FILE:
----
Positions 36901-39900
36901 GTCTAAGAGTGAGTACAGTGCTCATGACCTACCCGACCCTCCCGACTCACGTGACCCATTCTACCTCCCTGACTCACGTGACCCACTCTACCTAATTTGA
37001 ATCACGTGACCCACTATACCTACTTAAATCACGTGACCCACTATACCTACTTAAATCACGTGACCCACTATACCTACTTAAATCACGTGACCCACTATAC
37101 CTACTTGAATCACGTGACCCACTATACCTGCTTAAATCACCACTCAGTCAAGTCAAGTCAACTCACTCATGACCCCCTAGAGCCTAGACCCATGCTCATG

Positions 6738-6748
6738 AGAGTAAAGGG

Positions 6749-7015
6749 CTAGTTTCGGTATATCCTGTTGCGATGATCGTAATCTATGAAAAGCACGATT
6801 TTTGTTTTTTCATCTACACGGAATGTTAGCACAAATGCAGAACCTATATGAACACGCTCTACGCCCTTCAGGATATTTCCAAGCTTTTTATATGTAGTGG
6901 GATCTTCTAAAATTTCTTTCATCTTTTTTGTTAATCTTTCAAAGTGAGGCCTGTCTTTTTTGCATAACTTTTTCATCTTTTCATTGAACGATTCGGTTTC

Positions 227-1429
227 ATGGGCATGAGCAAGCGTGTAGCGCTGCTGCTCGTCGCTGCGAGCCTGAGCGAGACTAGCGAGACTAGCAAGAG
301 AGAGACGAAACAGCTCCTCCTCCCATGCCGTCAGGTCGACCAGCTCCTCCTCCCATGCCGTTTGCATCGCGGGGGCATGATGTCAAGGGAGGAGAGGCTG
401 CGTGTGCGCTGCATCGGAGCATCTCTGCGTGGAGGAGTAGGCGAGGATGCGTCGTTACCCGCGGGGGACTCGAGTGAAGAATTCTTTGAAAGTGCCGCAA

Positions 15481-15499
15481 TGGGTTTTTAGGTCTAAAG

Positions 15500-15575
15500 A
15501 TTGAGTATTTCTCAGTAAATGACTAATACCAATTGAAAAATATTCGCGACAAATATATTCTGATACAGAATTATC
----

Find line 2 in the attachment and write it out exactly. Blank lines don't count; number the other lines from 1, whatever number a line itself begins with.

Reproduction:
36901 GTCTAAGAGTGAGTACAGTGCTCATGACCTACCCGACCCTCCCGACTCACGTGACCCATTCTACCTCCCTGACTCACGTGACCCACTCTACCTAATTTGA